The cover of this book evokes more information about the subject than any other cover I have seen. THE COMPANY is the CIA, sometimes referred to as the “puzzle palace”. Some who have been inside the company claim that the mysterious way in which it works is akin to throwing its agents down the rabbit hole.
At almost 900 pages, it would seem that it would be ponderous. It isn’t. If a 900 page book can be read straight through, I did it. It is a mix of fiction and fact, and the most fascinating character is James Jesus Angleton, an early recruit of the OSS, and a man whose involvement in Cold War spycraft makes him larger than life.
When Angleton worked with the OSS (Office of Strategic Services was begun by Franklin Roosevelt. Roosevelt appointed General William Donovan, often referred to as “Wild Bill”, as the director. After the war, the OSS became the CIA and Donovan continued in his role), he met Kim Philby in London. When Philby came to the US, he continued to be Angleton’s contact in British Intelligence. Angleton refused, for a long time, to acknowledge that Philby, Guy Burgess, and Donald Maclean were agents of the KGB. This nearly cost him his career with US Intelligence.
The movie THE GOOD SHEPHERD was released in 2006 with Matt Damon as Edward Wilson, a character based on Angleton. A year later, TNT did a three-part mini-series of THE COMPANY. It did the book no service, but Michael Keaton as Angleton was brilliant.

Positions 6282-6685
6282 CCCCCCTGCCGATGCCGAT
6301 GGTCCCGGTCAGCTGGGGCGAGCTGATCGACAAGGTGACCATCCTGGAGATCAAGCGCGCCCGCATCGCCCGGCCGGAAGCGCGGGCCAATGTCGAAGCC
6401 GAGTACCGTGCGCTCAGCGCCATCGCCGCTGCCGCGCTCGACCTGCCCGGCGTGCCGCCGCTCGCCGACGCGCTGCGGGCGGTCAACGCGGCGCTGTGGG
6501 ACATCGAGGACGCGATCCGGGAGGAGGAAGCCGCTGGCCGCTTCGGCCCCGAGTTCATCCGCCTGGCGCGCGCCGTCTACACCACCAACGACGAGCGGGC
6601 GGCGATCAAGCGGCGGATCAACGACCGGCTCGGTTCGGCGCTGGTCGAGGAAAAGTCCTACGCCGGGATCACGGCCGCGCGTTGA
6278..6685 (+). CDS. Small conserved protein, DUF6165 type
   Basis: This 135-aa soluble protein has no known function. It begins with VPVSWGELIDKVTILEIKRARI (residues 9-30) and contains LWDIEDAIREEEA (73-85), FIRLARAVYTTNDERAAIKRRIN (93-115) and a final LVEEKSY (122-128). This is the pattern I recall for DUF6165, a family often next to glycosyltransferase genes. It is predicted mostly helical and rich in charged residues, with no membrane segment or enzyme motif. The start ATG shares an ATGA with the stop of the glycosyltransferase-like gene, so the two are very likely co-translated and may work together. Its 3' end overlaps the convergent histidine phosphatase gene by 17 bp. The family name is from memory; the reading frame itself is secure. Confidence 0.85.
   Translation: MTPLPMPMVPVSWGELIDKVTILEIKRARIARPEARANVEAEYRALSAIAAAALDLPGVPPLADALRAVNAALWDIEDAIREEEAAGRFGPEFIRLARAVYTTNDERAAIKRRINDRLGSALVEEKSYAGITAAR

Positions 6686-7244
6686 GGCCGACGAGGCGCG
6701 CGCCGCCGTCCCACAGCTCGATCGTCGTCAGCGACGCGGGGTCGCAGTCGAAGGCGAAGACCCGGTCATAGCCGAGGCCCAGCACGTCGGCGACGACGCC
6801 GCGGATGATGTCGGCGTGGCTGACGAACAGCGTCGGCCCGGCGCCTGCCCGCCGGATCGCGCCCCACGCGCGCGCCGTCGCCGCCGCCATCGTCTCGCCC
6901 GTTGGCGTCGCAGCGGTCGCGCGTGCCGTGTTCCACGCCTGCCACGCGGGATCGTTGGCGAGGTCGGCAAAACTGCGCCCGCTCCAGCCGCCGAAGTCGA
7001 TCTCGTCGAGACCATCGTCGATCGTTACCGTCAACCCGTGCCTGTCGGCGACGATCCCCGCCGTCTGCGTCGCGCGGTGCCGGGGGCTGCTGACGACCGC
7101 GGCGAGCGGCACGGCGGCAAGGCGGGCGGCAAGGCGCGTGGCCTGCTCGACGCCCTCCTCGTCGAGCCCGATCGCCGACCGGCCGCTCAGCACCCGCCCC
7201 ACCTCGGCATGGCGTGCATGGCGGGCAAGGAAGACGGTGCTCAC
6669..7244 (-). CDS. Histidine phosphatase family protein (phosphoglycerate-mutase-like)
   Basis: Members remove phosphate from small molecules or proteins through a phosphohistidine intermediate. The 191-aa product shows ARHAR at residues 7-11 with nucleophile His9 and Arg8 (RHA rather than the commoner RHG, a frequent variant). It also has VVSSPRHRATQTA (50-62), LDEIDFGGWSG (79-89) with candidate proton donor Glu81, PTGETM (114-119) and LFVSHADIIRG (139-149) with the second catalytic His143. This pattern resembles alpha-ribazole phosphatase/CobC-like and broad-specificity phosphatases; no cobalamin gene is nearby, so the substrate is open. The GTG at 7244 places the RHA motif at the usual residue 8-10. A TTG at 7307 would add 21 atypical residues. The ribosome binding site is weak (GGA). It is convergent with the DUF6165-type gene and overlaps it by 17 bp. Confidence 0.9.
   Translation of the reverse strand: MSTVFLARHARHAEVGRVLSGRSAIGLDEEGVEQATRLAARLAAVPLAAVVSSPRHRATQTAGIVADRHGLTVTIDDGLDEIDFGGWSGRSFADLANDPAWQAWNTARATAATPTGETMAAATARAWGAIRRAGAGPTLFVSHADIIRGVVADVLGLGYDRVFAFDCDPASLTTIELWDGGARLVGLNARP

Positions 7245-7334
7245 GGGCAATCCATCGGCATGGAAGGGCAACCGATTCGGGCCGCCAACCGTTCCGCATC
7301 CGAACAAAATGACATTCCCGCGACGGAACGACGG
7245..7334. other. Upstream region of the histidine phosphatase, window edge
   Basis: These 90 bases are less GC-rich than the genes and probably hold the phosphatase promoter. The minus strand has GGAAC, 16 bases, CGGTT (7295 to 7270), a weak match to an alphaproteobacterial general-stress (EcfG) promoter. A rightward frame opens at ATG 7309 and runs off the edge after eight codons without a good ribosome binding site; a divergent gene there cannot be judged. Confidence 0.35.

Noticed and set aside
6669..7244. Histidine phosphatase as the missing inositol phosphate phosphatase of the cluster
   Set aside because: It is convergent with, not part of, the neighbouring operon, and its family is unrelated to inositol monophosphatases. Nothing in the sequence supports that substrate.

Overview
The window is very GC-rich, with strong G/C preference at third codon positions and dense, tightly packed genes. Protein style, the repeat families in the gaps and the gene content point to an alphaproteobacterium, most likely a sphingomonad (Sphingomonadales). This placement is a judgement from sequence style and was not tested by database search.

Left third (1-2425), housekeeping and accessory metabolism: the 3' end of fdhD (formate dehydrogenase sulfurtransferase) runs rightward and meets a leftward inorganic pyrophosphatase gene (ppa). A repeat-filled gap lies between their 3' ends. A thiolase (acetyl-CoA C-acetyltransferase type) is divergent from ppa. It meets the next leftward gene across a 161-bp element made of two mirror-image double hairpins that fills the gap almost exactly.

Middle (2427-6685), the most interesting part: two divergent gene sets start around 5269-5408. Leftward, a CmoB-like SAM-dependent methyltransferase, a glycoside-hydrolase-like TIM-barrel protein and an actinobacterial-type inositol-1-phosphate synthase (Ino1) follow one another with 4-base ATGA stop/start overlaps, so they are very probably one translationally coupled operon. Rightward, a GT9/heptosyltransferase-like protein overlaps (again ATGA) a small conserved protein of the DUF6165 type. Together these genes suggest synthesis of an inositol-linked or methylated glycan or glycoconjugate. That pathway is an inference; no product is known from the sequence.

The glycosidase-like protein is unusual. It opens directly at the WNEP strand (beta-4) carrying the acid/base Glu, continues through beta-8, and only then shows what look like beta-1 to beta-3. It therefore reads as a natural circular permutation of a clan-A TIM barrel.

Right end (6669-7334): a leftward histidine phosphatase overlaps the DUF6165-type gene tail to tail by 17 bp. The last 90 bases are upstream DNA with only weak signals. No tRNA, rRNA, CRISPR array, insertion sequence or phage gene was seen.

Angleton makes a cameo appearance in Stieg Larsson’s THE GIRL WHO KICKED THE HORNET’S NEST. The group at the magazine discuss the possibility that there is a section of Swedish that could do as much damage to the agency as Angleton did to the CIA. Some reviewers believe that the head of the group in HORNET’S NEST who wants Lisbeth sent back to the asylum is based on Angleton.
While he was in the CIA, Angleton’s nickname was “Mother” in reference to the notion that nothing happened unless he agreed to it. At Yale, Angleton studied poetry and was considered to have talent. The term “wilderness of mirrors” has been credited to Angleton but it may have been first offered by T. S. Eliot.
I read the book 8 years ago. It makes its appearance on the blog because of all the publicity about spies in the Wiki leaks debacle. In lieu of my review of the book, I offer some of the reviews posted on Amazon.